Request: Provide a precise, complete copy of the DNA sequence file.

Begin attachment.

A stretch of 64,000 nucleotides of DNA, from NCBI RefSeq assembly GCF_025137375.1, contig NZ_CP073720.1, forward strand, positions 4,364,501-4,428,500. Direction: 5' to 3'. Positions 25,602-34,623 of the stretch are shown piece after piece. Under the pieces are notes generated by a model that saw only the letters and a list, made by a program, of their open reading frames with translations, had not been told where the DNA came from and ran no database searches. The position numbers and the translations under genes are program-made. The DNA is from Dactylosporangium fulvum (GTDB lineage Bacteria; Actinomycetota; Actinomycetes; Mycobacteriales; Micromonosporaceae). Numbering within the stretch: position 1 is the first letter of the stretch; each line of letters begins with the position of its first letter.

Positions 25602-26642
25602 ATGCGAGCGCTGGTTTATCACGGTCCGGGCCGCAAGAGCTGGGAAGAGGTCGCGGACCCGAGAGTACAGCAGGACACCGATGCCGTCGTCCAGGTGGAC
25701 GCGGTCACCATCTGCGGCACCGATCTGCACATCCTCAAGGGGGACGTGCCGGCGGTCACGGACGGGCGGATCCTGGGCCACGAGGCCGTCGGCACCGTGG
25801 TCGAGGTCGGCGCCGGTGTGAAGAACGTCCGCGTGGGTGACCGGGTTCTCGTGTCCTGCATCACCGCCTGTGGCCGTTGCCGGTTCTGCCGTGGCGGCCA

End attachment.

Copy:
A stretch of 64,000 nucleotides of DNA, from NCBI RefSeq assembly GCF_025137375.1, contig NZ_CP073720.1, forward strand, positions 4,364,501-4,428,500. Direction: 5' to 3'. Positions 25,602-34,623 of the stretch are shown piece after piece. Under the pieces are notes generated by a model that saw only the letters and a list, made by a program, of their open reading frames with translations, had not been told where the DNA came from and ran no database searches. The position numbers and the translations under genes are program-made. The DNA is from Dactylosporangium fulvum (GTDB lineage Bacteria; Actinomycetota; Actinomycetes; Mycobacteriales; Micromonosporaceae). Numbering within the stretch: position 1 is the first letter of the stretch; each line of letters begins with the position of its first letter.

Positions 25602-26642
25602 ATGCGAGCGCTGGTTTATCACGGTCCGGGCCGCAAGAGCTGGGAAGAGGTCGCGGACCCGAGAGTACAGCAGGACACCGATGCCGTCGTCCAGGTGGAC
25701 GCGGTCACCATCTGCGGCACCGATCTGCACATCCTCAAGGGGGACGTGCCGGCGGTCACGGACGGGCGGATCCTGGGCCACGAGGCCGTCGGCACCGTGG
25801 TCGAGGTCGGCGCCGGTGTGAAGAACGTCCGCGTGGGTGACCGGGTTCTCGTGTCCTGCATCACCGCCTGTGGCCGTTGCCGGTTCTGCCGTGGCGGCCA